Bugging Out in an RV: Do You REALLY Understand the Reality of RV Life? (With Video)

Some of the links in this post may contain affiliate links for your convenience. As an Amazon associate I earn from qualifying purchases.

Have you seen the movie World War Z?

In it, hordes of zombies stream through the city streets, bringing down one victim after another. The character played by Brad Pitt sees an abandoned RV and rushes his family inside. Racing away from the danger and chaos, the family has its own little cocoon, at least for a while.

A short time later, Brad Pitt makes the statement, “Movement is life.”

So when preppers plan for bugging out in the event of our own version of a zombie apocalypse or when the S otherwise hits the fan, some talk of using an RV.

It sounds like the perfect solution and in some ways, it is. I would rather have an RV as a bug-out or emergency shelter than nothing. However, sometimes we romanticize things we’ve never done, so in this article, we’ll examine the reality of RV Life as a prepper.

Image: rv traveling down a remote road in the reality of rv life

The Advantages of an RV Prepper Lifestyle

There are many reasons bugging out in an RV is a solid option. Here’s a roundup of the some of them:

  • With an RV, you have mobility and can move quickly to safer locations.
  • Your RV is comforting in its familiarity. This would be especially important if you have children.
  • You have a place to sleep, a kitchen, toilet, shower, seating, and transportation all in one.
  • Your bug-out location is wherever you park your RV.
  • It’s large enough to provide housing for 8-10 people, more if you have tents and additional bedding and supplies.
  • An RV is large enough to carry weeks’ worth of food, supplies, and gear.
  • You’ll have many of the comforts of home — a TV, hot water, a microwave, internet connection, refrigerator, freezer — as long as you have power.
  • solar generator can provide power in case your gas generator runs out of fuel.
  • You can carry off-grid options as part of your prepping for no fuel. Think of things like a solar oven, rocket stove, a Lavario for laundry, battery-powered fans, etc.
  • If you have room, you can carry with you additional water tanks.
  • The RV community can be very helpful and supportive.
  • You can drain water into a gray water tank and reuse it.
  • There are thousands of campgrounds around the country. They provide an immediate safe place to stay for a short or extended period of time. This can also help with anonymity as your vehicle will be parked in the same vicinity as dozens of similar-looking RVs.
  • You can live a very frugal life in an RV. If you find a free or very inexpensive place to stay, your only expenses will be food and living supplies and an occasional refill of fuel for your generator.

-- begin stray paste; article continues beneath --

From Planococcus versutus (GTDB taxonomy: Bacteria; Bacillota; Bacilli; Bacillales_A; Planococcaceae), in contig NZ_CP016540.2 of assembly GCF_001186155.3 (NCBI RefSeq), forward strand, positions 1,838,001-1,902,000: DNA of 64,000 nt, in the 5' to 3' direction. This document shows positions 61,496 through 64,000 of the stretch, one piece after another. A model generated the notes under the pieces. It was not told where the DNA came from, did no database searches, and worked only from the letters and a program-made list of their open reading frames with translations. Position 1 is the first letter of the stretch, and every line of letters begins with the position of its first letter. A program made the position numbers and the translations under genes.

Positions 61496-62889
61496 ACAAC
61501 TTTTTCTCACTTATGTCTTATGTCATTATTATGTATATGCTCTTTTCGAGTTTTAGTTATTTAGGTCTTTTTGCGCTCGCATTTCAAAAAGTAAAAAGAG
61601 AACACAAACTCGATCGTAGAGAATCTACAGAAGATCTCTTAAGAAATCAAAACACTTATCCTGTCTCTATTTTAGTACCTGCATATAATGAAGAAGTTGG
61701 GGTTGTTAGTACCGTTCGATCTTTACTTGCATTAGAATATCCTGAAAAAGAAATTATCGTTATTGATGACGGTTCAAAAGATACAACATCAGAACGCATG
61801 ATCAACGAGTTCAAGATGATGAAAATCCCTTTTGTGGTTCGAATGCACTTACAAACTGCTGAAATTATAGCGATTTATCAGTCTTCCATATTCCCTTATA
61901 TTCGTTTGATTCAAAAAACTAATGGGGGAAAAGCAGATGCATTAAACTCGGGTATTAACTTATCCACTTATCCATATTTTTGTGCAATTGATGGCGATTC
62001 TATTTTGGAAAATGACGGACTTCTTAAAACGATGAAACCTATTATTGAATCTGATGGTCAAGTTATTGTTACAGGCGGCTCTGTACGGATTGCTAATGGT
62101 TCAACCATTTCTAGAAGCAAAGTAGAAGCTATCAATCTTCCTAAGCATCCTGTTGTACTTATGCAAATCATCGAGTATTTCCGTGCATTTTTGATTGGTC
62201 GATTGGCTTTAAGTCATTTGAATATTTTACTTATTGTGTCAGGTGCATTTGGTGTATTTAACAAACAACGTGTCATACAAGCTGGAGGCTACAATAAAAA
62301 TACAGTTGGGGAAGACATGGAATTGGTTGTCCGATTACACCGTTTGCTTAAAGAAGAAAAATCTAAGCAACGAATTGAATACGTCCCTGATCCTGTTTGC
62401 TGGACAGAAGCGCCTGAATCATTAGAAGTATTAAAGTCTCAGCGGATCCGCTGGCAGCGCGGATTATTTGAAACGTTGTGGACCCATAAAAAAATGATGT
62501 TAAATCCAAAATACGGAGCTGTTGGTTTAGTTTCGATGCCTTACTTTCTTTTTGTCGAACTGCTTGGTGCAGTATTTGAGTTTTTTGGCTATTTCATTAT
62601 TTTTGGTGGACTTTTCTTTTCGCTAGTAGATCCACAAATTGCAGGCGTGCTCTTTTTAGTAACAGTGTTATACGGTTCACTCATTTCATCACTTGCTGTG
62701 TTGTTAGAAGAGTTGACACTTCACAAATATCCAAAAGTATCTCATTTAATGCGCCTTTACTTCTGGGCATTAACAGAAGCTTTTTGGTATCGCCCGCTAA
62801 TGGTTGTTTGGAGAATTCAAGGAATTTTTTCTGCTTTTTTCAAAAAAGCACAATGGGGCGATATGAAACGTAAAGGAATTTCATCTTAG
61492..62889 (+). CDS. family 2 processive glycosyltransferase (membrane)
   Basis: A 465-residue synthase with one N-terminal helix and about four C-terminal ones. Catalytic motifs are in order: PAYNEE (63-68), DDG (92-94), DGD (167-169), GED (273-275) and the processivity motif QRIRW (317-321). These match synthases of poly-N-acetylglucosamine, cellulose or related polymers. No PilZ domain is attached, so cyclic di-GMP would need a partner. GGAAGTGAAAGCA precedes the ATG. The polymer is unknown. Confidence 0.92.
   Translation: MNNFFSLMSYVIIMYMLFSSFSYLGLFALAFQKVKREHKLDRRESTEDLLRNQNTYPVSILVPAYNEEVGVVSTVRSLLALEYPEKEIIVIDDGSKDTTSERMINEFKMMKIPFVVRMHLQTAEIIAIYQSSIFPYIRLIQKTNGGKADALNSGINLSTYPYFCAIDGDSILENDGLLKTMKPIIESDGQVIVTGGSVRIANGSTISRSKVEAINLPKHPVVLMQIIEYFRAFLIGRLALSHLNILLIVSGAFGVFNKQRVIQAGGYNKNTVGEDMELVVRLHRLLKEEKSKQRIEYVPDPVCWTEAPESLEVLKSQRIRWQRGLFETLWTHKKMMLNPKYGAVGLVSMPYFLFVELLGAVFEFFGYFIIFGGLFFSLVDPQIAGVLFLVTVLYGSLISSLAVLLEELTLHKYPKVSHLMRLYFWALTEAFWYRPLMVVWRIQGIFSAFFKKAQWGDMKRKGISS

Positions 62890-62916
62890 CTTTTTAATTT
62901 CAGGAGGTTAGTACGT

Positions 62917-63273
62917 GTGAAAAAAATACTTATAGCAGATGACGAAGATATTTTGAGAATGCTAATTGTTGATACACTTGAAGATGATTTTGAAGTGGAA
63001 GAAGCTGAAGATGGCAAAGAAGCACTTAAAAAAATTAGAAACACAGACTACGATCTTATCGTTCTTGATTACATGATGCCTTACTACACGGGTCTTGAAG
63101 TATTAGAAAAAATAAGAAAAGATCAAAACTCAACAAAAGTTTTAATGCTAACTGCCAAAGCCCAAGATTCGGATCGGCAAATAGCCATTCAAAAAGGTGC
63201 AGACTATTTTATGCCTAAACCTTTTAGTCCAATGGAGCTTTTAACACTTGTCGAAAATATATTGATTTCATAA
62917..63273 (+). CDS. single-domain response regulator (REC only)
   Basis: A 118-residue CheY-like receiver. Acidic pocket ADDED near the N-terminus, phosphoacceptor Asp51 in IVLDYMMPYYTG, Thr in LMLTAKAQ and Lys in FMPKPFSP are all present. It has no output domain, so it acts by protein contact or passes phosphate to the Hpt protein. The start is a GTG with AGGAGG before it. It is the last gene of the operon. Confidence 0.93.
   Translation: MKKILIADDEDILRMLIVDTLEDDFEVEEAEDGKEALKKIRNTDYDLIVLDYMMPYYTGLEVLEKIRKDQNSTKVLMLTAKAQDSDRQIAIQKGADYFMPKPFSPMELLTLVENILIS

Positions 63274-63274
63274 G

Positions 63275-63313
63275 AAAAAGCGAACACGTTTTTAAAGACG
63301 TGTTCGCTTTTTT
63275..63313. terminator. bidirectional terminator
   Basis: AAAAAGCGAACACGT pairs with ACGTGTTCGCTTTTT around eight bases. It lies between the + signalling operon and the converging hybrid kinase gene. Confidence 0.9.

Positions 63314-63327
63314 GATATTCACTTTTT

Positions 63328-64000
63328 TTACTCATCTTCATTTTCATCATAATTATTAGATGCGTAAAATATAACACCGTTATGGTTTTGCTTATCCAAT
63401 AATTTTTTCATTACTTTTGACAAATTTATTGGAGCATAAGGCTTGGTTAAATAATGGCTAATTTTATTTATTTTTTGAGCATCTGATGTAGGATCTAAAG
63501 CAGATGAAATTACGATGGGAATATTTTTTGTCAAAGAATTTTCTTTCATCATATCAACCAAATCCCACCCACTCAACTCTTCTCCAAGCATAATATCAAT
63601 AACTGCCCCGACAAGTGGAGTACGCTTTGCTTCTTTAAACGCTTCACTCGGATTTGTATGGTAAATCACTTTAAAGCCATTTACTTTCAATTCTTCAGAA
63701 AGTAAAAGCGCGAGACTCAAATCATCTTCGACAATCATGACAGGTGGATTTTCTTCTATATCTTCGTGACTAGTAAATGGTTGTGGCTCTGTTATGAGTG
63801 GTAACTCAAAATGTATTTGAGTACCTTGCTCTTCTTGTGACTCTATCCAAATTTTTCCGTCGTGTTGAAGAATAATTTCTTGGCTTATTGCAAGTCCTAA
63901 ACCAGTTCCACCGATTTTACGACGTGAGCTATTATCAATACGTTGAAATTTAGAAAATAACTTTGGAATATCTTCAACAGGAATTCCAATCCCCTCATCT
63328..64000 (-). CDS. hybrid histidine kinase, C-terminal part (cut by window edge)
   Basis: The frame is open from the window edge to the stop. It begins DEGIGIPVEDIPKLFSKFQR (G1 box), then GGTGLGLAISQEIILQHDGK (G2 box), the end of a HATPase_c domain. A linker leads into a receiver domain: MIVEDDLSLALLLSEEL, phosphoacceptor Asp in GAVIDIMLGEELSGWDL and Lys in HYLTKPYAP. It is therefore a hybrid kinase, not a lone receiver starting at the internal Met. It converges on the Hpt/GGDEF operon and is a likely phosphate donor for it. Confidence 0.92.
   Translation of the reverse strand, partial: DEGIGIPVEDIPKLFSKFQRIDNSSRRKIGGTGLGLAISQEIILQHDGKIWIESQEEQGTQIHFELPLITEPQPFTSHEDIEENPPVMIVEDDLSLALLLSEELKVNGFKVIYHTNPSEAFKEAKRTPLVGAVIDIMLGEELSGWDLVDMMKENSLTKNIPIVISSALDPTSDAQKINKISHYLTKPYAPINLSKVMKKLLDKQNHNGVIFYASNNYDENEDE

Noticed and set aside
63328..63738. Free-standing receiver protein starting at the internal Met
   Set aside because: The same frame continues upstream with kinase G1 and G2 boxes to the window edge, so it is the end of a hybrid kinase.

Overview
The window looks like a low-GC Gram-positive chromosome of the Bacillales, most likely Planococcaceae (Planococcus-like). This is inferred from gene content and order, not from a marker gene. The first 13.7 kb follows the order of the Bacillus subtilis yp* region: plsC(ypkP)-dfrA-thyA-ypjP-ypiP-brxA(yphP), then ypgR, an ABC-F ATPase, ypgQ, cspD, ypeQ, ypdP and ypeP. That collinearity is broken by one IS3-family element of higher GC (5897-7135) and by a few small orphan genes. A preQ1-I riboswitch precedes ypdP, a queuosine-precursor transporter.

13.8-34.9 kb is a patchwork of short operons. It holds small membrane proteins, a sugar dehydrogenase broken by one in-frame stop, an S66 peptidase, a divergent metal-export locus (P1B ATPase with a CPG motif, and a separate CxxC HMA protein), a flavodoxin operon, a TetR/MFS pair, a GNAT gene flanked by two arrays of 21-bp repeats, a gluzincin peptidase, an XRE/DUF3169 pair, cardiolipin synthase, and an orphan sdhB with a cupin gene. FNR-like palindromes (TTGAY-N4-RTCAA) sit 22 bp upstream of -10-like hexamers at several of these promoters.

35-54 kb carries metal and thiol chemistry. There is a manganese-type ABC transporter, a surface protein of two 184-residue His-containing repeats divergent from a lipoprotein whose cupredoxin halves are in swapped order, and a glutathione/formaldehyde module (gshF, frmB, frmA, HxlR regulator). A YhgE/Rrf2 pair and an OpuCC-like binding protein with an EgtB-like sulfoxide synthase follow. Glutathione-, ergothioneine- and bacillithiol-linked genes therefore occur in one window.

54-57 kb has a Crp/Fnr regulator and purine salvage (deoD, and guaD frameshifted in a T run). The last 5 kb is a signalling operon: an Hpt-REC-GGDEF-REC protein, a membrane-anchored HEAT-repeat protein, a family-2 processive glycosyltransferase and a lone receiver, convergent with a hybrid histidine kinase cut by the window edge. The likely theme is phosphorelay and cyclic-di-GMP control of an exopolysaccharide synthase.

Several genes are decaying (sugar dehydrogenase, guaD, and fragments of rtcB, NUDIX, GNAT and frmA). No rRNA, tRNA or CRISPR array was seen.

• If you park the RV someplace long-term, you could create your own homestead. A small garden or even a couple of chickens might be an option.
  • You can take your pets with you as you travel.

If you have an RV, it’s a good choice for a full-blown, SHTF bug out or for use as a temporary shelter in many different circumstances.

In my town, some victims of Hurricane Harvey parked their RVs in their driveways or front yards. They lived there while their homes were being mucked out and rebuilt.

The Disadvantages of an RV

Bugging out by RV isn’t a foolproof plan, though.

If you’re seriously considering this, be sure to consider the disadvantages also. In some cases, you can make plans and prep to work around these, but in some cases, you can’t. That’s just the reality of RV life.

  • An RV relies completely on fuel for its mobility. Without gasoline or diesel, you won’t get very far. In fact, you find yourself stranded somewhere very unsafe and unable to leave. Yes, you can store fuel canisters, but at some point, you’ll need a way to refuel. An Easy Siphon hose will come in handy if there are abandoned vehicles in the vicinity.
  • The RV generator also requires fuel. Again, you can stock up and store it, but eventually, it will run out.
  • Fuel is expensive, whether it’s gas, diesel, or generator fuel.
  • RVs are large and easy to see. If you were hoping to disappear in the aftermath of a worst-case scenario, a bigger rig makes it tougher to do.
  • It won’t take long before sanitation becomes an issue. If you begin dumping the RV holding tank onto the ground, you’ll have your own contaminated breeding ground of dangerous bacteria, not to mention the smell and the flies.
  • You always have to be near a source of water. Of course, this is true for everyone else.
  • It’s highly likely the electrical system of your RV will be fried in the case of an EMP. You can check out this book for some definitive information about how to prepare for an EMP and how it might affect vehicles. Or, if you don’t already have it, request my free EMP Survival e-Book.
  • It will be very difficult if not impossible to find mechanical help and parts if your RV breaks down.
  • Should you run out of gas and are stranded somewhere, you’re a sitting duck for every nefarious person who wants what you have.
  • As long as the rule of law is in place, carrying firearms through different states may or may not be legal. A multi-state concealed carry license is desirable.
  • Living in an RV could become deadly in a severe winter. Although some are better insulated than others, the assumption is that you’ll have the power to run a heating system. Without power, you’ll be living in a very cold metal box.